Balankin, A.S. and Orlando, S.H. (2008) Entropic Rigidity of a Crumpling Network in a Randomly Folded Thin Sheet. Physical Review E, 77, Article ID: 051124.
 Patel, M.U.M., Luong, N.D., Sepp?l?, J., Tchernychova, E. and Dominko, R. (2014) Low Surface Area Graphene/ Cellulose Composite as a Host Matrix for Lithium Sulphur Batteries. Journal of Power Sources, 254, 55-61. http://dx.doi.org/10.1016/j.jpowsour.2013.12.081
 Zhang, K., Duan, X., Zhu, X., Hu, D., Xu, J., Lu, L., et al. (2014) Nanostructured Graphene Oxide-MWCNTs Incorporated Poly(3,4-ethylenedioxythiophene) with a High Surface Area for Sensitive Determination of Diethylstilbestrol. Synthetic Metals, 195, 36-43.
 Cranford, S.W. and Buehler, M.J. (2011) Packing Efficiency and Accessible Surface Area of Crumpled Graphene. Physical Review B, 84, Article ID: 205451. http://dx.doi.org/10.1103/PhysRevB.84.205451
 Cranford, S. and Buehler, M.J. (2011) Twisted and Coiled Ultralong Multilayer Graphene Ribbons. Modelling and Simulation in Materials Science and Engineering, 19, Article ID: 054003. http://dx.doi.org/10.1088/0965-0393/19/5/054003
 Lee, D., Zou, X., Zhu, X., Seo, J.W., Cole, J.M., Bondino, F., et al. (2012) Ultrafast Carrier Phonon Dynamics in NaOH-Reacted Graphite Oxide Film. Applied Physics Letters, 101, Article ID: 021604. http://dx.doi.org/10.1063/1.4736572
 Becton, M., Zhang, L. and Wang, X. (2013) Effects of Surface Dopants on Graphene Folding by Molecular Simulations. Chemical Physics Letters, 584, 135-141.
 Zhao, J., Yang, B., Zheng, Z., Yang, J., Yang, Z., Zhang, P., et al. (2014) Facile Preparation of One-Dimensional Wrapping Structure: Graphene Nanoscroll-Wrapped of Fe3O4 Nanoparticles and Its Application for Lithium-Ion Battery. ACS Applied Materials & Interfaces, 6, 9890-9896. http://dx.doi.org/10.1021/am502574j
 Bao, W., Miao, F., Chen, Z., Zhang, H., Jang, W., Dames, C., et al. (2009) Controlled Ripple Texturing of Suspended Graphene and Ultrathin Graphite Membranes. Nature Nanotechnology, 4, 562-566. http://dx.doi.org/10.1038/nnano.2009.191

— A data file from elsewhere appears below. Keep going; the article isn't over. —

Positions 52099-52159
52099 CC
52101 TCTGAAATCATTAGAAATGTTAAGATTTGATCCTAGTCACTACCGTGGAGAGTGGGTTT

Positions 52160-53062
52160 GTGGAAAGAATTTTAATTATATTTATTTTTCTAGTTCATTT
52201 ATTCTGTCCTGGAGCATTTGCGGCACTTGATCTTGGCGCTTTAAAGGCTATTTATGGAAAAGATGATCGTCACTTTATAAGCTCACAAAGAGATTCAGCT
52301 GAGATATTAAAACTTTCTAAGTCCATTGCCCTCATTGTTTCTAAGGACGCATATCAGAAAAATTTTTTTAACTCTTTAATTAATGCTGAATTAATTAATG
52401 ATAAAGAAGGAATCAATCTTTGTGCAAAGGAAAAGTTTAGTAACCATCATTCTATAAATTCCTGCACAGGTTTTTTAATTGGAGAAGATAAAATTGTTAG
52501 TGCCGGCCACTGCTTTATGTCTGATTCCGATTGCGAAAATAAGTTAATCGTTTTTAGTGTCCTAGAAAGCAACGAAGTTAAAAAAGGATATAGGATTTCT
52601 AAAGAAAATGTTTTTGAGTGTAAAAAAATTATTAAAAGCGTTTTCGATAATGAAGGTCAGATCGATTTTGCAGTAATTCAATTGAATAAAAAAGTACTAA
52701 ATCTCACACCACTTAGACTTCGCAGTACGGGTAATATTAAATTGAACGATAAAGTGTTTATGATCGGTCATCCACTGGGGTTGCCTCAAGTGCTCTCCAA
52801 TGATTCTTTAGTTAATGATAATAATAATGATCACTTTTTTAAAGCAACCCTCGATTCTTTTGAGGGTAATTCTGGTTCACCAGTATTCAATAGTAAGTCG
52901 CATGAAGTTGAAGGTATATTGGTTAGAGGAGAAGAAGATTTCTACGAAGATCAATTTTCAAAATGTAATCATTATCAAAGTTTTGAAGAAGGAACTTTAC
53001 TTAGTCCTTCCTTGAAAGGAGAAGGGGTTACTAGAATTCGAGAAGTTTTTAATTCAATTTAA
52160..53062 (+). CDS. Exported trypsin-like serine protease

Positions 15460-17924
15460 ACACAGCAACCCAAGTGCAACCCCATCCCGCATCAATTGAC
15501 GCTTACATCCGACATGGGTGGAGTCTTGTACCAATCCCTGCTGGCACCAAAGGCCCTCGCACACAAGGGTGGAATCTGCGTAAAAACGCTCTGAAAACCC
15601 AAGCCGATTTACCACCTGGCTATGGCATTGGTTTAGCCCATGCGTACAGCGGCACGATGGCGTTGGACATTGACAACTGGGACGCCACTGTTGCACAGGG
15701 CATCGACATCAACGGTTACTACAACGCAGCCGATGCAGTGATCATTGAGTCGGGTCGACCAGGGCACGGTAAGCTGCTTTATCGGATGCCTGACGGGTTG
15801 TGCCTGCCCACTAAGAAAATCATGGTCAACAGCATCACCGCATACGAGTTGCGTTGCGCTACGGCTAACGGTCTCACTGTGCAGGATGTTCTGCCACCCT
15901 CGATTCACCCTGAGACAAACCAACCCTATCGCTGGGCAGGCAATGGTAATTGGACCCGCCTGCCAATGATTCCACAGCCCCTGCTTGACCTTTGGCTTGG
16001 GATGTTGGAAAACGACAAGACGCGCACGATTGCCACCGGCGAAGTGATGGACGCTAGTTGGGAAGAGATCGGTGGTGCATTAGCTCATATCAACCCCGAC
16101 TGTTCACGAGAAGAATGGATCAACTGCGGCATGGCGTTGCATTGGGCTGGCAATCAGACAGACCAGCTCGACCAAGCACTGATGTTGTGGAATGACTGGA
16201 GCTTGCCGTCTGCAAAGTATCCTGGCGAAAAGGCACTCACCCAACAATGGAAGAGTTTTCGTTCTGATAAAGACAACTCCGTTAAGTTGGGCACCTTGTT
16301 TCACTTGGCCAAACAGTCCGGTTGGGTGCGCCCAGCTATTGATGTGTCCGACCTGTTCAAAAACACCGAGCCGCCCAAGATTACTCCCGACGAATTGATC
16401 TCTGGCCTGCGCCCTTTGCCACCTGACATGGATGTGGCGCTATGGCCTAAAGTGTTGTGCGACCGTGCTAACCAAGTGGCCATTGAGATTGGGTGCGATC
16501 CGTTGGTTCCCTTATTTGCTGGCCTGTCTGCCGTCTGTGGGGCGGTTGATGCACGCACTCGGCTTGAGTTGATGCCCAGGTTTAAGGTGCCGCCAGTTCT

Parviz, D., Metzler, S.D., Das, S., Irin, F. and Green, M.J. (2015) Tailored Crumpling and Unfolding of Spray-Dried Pristine Graphene and Graphene Oxide Sheets. Small, 11, 2661-2668. http://dx.doi.org/10.1002/smll.201403466
 Chen, Q., Liu, W., Guo, S., Zhu, S., Li, Q., Li, X., et al. (2015) Synthesis of Well-Aligned Millimeter-Sized Tetragon-Shaped Graphene Domains by Tuning the Copper Substrate Orientation. Carbon, 93, 945-952. http://dx.doi.org/10.1016/j.carbon.2015.05.108
 Bae, S., Kim, H., Lee, Y., Xu, X., Park, J.-S., Zheng, Y., et al. (2010) Roll-to-Roll Production of 30-Inch Graphene Films for Transparent Electrodes. Nature Nanotechnology, 5, 574-578.
 Ago, H., Kawahara, K., Ogawa, Y., Tanoue, S., Bissett, M.A., Tsuji, M., et al. (2013) PS-13-15. Epitaxial Growth and Electronic Properties of Large Hexagonal Graphene Domains on Cu(111) Thin Film. 2013 International Conference on Solid State Devices and Materials, Vol. 1, Fukuoka, 25-27 September 2013, 438-439.
 Murdock, A.T., Koos, A., Britton, T.B., Houben, L., Batten, T., Zhang, T., et al. (2013) Controlling the Orientation, Edge Geometry, and Thickness of Chemical Vapor Deposition Graphene. ACS Nano, 7, 1351-1359. http://dx.doi.org/10.1021/nn3049297
 Hao, Y., Bharathi, M.S., Wang, L., Liu, Y., Chen, H., Nie, S., et al. (2013) The Role of Surface Oxygen in the Growth of Large Single-Crystal Graphene on Copper. Science, 342, 720-723.
 Dai, G.-P., Wu, M.H., Taylor, D.K. and Vinodgopal, K. (2013) Square-Shaped, Single-Crystal, Monolayer Graphene Domains by Low-Pressure Chemical Vapor Deposition. Materials Research Letters, 1, 67-76. http://dx.doi.org/10.1080/21663831.2013.772078
 Montazeri, A. and Rafii-Tabar, H. (2011) Multiscale Modeling of Graphene- and Nanotube-Based Reinforced Polymer Nanocomposites. Physics Letters A, 375, 4034-4040.
 Abedpour, N., Neek-Amal, M., Asgari, R., Shahbazi, F., Nafari, N. and Tabar, M.R.R. (2007) Roughness of Undoped Graphene and Its Short-Range Induced Gauge Field. Physical Review B, 76, Article ID: 195407. http://dx.doi.org/10.1103/PhysRevB.76.195407
 Griffith, A.A. (1921) The Phenomena of Rupture and Flow in Solids. Philosophical Transactions of the Royal Society of London, Series A, Containing Papers of a Mathematical or Physical Character, 221, 163-198. http://dx.doi.org/10.1098/rsta.1921.0006